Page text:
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Don’t get left out in cold while fishing

After experiencing one of the coldest fishing outings that I have been on since living in this region, I am offering these words regarding dealing with the cold weather. Fishing, particularly fly fishing, because it involves wading or use of float tubes, involves a great deal of cold weather preparation.

Fly fishermen that continue to fish during the winter months are abundantly aware that they need to layer their clothing to keep warm. The technology in warm-weather gear today makes it much easier to layer with lightweight, yet great insulating clothing. Materials that wick moisture away from the body are essential to cold weather pursuits.

That said, even with great gear, the winter angler needs to be aware of a couple of important facts. The outside temperature is only a small part of the equation when it comes to how cold you feel. One should also be aware of wind chill. When determining how cold you feel, the combination of the outside temperature and the wind can have a tremendous chilling effect.



A wind chill index was developed in the 1940s to describe a characteristic known as “coldness.” This was a result of scientists working in the Antarctic. On Nov. 1, 2001, the National Weather Service began using a new wind chill index. This new wind chill index was a result of the fact that advances science, technology, and computer modeling was able to more accurately formulate a useful formula for calculating wind chill. You can view this chart on the Internet at http://www.weatherimages.org/data/windchill.html.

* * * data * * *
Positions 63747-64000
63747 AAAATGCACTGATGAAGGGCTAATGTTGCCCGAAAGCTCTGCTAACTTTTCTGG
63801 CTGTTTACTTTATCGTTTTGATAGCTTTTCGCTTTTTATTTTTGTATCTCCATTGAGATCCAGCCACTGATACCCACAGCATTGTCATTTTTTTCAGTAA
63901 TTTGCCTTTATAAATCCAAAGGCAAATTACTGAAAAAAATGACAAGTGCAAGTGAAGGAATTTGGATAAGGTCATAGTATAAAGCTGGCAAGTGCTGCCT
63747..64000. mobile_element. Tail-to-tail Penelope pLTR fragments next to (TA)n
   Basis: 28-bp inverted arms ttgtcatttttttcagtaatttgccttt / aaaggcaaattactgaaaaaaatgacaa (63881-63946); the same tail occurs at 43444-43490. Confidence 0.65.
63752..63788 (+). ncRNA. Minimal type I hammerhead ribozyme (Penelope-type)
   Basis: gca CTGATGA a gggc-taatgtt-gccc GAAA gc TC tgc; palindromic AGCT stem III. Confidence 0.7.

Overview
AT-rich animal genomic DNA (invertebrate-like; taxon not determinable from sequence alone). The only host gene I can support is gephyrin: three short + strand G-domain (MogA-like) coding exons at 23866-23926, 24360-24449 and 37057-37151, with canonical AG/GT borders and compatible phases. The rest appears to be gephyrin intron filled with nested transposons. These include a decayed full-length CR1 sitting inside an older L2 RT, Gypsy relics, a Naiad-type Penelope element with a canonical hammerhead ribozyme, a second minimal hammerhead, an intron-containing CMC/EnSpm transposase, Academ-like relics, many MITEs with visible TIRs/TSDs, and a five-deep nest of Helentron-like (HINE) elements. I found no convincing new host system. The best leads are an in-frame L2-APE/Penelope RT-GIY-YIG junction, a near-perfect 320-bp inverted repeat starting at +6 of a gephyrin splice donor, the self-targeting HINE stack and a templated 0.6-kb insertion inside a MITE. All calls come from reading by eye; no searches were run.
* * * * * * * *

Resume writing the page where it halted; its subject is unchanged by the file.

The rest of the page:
The chart works by taking one’s knowledge of the outside temperature and the approximate wind speed. By comparing the two on the chart an estimated temperature will be given which estimates just how cold it feels considering outside temperature and the wind.



The importance of the wind chill index is as an indicator of how to dress properly for winter weather. In dressing for cold weather, an important factor to remember is that entrapped insulating air warmed by body heat is the best protection against the cold.

Wearing loose-fitting, lightweight, warm clothing in several layers is therefore the best option. Outer garments should be tightly-woven, water repellent and hooded. Mittens snug at the wrist are better protection than fingered gloves.

While this tells you how cold it will feel, prolonged exposure to these elements can certainly lead to hypothermia. This is a rapid loss of core body temperature. Heat loss can occur from radiation (temperature), conduction (water), convection (wind chill), and evaporation (perspiration).

In the case of fly fishermen, wading waist deep in 42-degree water can rapidly cause an individual to lose core body temperature. Water conducts heat away from the body 25 times faster than air because it has greater density. Even with our layered clothing under the waders keeping us dry, the chilling impact cannot be underestimated.

On this particular outing, I would venture to say that all of us experienced at least mild to moderate hypothermia symptoms. Sometimes we can place ourselves at great risk pursuing an activity that we enjoy. Discretion is the better option when it comes to winter outings. Use some reasonable judgment when it comes to planning your outdoor activities and be aware of all factors and the impact that they can have on your ability to stay safe.